You wouldn’t think that fairy bread could be savoury, but head chef Todd Moses had a nos­tal­gic mo­ment when play­ing with the five dif­fer­ent types of caviar he has on the menu at French Sa­loon. Each va­ri­ety is of­fered in­di­vid­u­ally, but on oc­ca­sion, Moses takes the cheap­est white bread from his sup­plier, lam­i­nates it with whipped cod roe, and rains down a mix­ture of osci­etra, baerii, white stur­geon, gold and Yarra Val­ley caviar to bring back the party favourite for an older au­di­ence. In the past, it’s just been served to friends and reg­u­lars. But now, with a nod and a wink, you can request it from the staff if Moses has the in­gre­di­ents on hand. àlvl 1, 46 Hardware Ln, Mel­bourne 3000.

Lau’s Fam­ily Kitchen Dried oys­ter clay­pot

Lau’s Fam­ily Kitchen is laid­back and neigh­bour­hood friendly, hap­pily churn­ing out scal­lop siu mai, steamed bar­ra­mundi and mapo tofu. But, when they’re a bit bored, they may or­der in hard-to-find dried oys­ters and braise them in a clay­pot with black moss, for­ti­fy­ing them in a gin­ger, spring onion and oys­ter sauce, cre­at­ing the su­per-tra­di­tional Can­tonese dish of a for­got­ten gen­er­a­tion. Con­sider your­self lucky if you’re around for this; it’s cooked once in a blue moon and only of­fered to those whose palates they think would en­joy it. The best chance of be­ing one of the lucky few is to go in a few times and or­der ad­ven­tur­ously. It’s about time you skipped those spring rolls. à4 Acland St, St Kilda 3182.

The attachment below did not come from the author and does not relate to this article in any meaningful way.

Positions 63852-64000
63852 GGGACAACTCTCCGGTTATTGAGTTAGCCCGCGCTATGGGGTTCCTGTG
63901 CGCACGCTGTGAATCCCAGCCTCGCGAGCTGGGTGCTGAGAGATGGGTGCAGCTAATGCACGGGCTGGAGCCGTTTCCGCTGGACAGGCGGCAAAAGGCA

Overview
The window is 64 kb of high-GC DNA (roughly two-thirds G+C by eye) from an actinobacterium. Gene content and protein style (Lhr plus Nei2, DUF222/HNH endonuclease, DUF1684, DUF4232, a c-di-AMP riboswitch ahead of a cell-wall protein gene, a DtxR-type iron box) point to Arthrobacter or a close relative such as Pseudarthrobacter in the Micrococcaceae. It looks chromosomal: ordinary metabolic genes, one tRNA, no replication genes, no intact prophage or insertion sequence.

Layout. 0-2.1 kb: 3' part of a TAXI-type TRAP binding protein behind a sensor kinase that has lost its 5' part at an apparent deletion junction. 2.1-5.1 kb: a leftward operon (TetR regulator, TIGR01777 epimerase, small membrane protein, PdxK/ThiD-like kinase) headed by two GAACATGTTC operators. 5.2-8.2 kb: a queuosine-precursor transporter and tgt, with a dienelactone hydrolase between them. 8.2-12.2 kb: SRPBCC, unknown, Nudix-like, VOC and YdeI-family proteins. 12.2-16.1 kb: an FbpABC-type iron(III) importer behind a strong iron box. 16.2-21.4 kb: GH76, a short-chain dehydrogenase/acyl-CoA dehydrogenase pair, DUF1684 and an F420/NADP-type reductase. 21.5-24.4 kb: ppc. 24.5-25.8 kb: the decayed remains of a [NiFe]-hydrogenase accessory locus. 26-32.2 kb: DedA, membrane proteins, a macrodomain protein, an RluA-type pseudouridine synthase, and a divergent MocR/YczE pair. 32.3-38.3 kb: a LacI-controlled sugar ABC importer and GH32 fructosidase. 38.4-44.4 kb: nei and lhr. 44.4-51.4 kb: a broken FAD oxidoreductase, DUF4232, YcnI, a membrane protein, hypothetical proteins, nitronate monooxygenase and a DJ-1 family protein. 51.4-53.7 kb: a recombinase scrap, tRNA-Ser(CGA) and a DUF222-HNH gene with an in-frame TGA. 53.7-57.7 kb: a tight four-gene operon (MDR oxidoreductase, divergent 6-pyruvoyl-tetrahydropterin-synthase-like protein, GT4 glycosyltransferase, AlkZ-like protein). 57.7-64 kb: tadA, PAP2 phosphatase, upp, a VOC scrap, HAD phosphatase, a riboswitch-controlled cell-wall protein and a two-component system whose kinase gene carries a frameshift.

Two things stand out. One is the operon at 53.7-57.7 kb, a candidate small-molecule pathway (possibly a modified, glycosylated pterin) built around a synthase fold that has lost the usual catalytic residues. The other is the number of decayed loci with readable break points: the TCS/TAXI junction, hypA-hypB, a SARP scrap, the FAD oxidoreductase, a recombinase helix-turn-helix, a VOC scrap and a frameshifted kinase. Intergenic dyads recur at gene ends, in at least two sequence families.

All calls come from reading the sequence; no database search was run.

Mr Ra­men San Yao’s ra­men

If you’ve ever met some­one who says they love ra­men, Yao Wong of the Elysian could prob­a­bly top them. De­spite be­ing a coeliac (yes, some­times he cheats), he’s man­aged to de­velop a bowl of ra­men named af­ter him, which can only be or­dered di­rectly from the chef. The noo­dles have a harder tex­ture than usual, af­ter be­ing air-dried for 24 hours for the per­fect tex­ture, and come in a thick, 48-hour tonkotsu broth that you can request to be spicy, or not spicy, topped with teriyaki chicken. Slurp it up, pre­pare for the food coma and tell them Yao sent you. à12a/ 200 Bourke St, Mel­bourne 3000.

Rock­well and Sons XO moz­zarella sticks

If we can blame Tony Tan for any­thing, it is this. Own­ers Casey Wall and Manu Po­toi have a deep love for XO any­thing and have appropriated long­time friend and chef Tony Tan’s recipe for these cheesy snacks. In­stead of ham, Wall builds his XO with trim­mings from his char­cu­terie, mak­ing a saltier, deeper and ever-chang­ing ver­sion of the Can­tonese condi­ment. Their cross-cultural mash-up is to serve it with the gut-bust­ing Amer­i­can snack of moz­zarella sticks – crumbed and deep-fried ba­tons of cheese – usu­ally ac­com­pa­nied by red sauce. Just walk in and request the vari­a­tion. à288 Smith St, Colling­wood 3066.

Un­cle Pork Crack Pack

Who doesn’t love a trashy late-night snack? Un­cle head chef Dai Duong cer­tainly does, and he de­cided to put his own touch on the ha­lal snack pack. Af­ter a suc­cess­ful re­cep­tion at the Gourmet Cin­ema, he’s se­cretly serv­ing it un­der the counter at both out­posts; just request it from your friendly wait­staff. A serve of crisp fries and a hand­ful of roast pork belly and crack­ling are smoth­ered in kew­pie mayo, sriracha and hoisin sauce and topped with bonito flakes. There’s a veg­e­tar­ian ver­sion, too, where bat­tered shi­itake mush­rooms take the place of pork. It’s called, yes you guessed it, the Shiit Pack. à15 Collins St, Mel­bourne 3000. 188 Carlisle St, St Kilda 3182.